Forage Concerns

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It has recently come to my attention that we have had two cases in surrounding counties of livestock death. Both cases were due to a toxic plant in pastures or a toxic insect in hay. Please make sure you are aware of potential problems in your livestock feed!

Cattle in a nearby county were killed after eating significant amounts of perilla mint. This plant is toxic to all livestock species and might be selectively grazed by your animals. It can be particularly problematic in late summer and early fall, when it has developed seeds. Perilla mint is a warm-season annual broadleaf plant, with square stems and a distinct smell. The green, heart-shaped leaves have a hint of purple on the underside. It is often found in shady areas and cattle (or any livestock) exhibit respiratory issues. Signs will present themselves within 24 hours of significant consumption and loud, open-mouthed breathing is a common symptom. The symptoms are similar to pneumonia so it important to have a clear diagnosis from your veterinarian. In terms of removal, if only in a small area, it may be acceptable to pull weeds from the ground and discard them. Herbicides may be useful, check the label to be sure it is labeled for this toxic weed. Scout the areas in late spring or early summer to eradicate from your pastures.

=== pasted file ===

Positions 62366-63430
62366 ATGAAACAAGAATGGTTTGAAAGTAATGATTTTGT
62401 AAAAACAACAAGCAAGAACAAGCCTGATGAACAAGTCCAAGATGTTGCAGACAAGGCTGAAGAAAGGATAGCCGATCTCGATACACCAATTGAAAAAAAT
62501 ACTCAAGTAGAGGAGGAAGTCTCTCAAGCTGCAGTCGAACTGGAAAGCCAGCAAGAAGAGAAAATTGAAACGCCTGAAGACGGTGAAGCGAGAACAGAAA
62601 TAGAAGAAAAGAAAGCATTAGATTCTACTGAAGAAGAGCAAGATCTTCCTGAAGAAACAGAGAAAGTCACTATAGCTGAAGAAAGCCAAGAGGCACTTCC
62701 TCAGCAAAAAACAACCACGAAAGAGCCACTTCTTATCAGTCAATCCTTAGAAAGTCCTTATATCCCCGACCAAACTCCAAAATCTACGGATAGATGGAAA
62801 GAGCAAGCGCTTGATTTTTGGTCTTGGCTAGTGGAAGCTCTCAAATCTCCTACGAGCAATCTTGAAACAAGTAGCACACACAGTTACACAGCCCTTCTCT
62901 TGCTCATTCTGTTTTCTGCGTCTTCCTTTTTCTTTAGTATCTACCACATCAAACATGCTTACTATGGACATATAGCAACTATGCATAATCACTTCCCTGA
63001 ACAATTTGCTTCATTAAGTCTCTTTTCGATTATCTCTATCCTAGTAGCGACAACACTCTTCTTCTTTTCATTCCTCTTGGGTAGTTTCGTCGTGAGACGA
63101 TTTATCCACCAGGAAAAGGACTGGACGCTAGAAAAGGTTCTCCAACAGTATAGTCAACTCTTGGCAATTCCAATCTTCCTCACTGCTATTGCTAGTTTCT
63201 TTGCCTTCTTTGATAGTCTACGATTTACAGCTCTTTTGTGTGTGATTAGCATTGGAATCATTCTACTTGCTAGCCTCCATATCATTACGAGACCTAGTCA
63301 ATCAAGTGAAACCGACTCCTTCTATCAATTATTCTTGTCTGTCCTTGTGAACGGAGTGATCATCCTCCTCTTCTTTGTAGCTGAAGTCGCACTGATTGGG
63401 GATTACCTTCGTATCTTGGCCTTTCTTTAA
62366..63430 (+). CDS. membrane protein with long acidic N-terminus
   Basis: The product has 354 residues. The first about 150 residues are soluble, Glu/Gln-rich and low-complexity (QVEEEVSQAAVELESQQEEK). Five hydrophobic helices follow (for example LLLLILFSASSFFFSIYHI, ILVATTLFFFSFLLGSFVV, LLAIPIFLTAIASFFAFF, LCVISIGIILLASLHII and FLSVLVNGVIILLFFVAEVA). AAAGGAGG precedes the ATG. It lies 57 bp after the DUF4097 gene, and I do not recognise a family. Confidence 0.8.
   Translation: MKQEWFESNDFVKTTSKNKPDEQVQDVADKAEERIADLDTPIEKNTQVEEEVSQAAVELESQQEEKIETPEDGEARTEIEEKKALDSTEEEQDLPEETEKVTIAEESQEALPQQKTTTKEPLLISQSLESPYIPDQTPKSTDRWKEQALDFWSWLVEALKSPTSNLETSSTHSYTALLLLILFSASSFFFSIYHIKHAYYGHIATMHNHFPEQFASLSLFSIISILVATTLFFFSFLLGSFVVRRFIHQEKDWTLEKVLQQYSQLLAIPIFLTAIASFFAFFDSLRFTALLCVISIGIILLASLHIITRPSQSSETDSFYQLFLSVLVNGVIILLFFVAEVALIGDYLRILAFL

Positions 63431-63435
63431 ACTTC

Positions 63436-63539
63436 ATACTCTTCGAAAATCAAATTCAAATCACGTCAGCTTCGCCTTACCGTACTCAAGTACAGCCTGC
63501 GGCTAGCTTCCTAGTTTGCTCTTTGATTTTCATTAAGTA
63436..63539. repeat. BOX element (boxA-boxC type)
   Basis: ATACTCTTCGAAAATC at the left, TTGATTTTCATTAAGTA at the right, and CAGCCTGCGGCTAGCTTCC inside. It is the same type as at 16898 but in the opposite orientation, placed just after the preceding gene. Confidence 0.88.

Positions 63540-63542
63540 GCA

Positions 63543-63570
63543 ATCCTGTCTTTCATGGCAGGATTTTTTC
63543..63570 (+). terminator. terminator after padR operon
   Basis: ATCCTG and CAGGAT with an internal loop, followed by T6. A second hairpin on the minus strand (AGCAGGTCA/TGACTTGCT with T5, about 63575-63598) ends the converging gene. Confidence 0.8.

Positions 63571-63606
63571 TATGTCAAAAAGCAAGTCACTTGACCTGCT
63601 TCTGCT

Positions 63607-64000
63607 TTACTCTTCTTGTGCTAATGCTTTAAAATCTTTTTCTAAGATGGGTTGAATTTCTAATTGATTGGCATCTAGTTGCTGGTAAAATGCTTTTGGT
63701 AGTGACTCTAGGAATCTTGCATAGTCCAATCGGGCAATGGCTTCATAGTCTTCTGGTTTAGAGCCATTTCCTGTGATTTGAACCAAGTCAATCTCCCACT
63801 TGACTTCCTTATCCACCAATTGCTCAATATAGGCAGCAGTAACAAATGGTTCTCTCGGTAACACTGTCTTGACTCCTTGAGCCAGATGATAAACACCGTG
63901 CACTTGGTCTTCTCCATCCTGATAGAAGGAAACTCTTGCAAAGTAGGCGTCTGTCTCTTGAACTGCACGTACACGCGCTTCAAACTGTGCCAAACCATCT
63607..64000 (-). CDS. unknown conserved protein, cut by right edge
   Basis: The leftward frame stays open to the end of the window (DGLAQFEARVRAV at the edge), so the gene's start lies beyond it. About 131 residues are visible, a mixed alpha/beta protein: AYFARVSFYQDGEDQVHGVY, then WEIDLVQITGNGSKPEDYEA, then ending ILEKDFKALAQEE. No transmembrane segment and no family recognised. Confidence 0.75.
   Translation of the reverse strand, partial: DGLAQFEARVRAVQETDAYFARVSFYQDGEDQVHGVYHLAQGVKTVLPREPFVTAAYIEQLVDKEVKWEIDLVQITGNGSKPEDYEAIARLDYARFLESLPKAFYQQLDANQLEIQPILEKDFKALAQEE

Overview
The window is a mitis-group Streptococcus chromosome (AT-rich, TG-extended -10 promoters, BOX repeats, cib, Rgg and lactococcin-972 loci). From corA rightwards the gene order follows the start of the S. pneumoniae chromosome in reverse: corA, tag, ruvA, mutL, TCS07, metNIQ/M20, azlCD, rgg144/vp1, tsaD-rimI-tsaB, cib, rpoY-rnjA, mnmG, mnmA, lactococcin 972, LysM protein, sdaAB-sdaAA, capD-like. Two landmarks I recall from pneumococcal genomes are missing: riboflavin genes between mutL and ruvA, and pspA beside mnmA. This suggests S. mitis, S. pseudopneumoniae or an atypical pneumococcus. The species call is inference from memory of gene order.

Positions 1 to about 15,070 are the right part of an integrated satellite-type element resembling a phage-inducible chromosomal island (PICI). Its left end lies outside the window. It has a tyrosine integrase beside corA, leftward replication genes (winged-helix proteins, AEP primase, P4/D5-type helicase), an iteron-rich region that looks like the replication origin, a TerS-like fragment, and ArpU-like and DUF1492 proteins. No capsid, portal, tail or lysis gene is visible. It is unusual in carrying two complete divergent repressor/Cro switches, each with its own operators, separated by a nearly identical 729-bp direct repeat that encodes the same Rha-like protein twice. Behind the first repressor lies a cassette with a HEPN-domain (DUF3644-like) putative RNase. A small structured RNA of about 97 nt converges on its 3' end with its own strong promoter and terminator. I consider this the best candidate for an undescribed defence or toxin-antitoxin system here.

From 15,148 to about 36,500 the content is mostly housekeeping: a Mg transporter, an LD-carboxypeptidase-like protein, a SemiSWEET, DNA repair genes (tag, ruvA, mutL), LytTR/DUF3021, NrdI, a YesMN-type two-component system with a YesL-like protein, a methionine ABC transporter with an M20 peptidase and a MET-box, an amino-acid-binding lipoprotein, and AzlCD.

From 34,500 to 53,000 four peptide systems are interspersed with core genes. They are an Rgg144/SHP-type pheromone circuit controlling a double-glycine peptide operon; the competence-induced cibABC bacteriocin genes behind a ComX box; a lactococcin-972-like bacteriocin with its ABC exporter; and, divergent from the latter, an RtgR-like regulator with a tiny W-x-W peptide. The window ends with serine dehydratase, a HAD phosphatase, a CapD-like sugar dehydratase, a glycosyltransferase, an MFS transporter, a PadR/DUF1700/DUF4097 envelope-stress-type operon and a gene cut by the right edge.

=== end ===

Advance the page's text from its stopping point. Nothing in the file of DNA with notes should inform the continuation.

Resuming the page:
A local horsewoman called me a few weeks ago with a concern about blister beetles. She had heard about a load of alfalfa hay from out west that had been brought to NC, sold to local owners, and is linked to the death of 6 horses. The blister beetles can be very toxic to horses, especially if they are found dried and dead in hay. The beetle harbors a toxin called cantharidin which is released when the beetles are crushed in the hay making process. As little as 5-10 beetles can be fatal to a horse; symptoms include colic, diarrhea, kidney damage, blisters on the mouth, and several more. If your horse is exhibiting any of these symptoms, it is important to contact your veterinarian as soon as possible. These beetles feed on alfalfa so if this is a common forage source for your horse, make sure you buy it from a clean, reputable source. Midsummer alfalfa is more likely to contain blister beetles than first-cutting or late cuttings because the adults are only active during the summer months. Dividing your alfalfa hay into “flakes” and inspecting before feeding can help reduce the risk of your horse ingesting blister beetles. Discard any hay that contains beetles, simply removing them from the hay does not make it safe for consumption!

As fall is approaching, I have one more word of caution: frost damaged forages can be toxic to livestock. Pay particular attention to sorghum, sudangrass, and johnsongrass. Removing your livestock for a few days after a frost can help prevent prussic acid poisoning associated with these forage types.

This article is not meant to scare you but simply to make you aware of potential problems. Please call the extension office at (919) 731-1525 if you have any specific questions or concerns.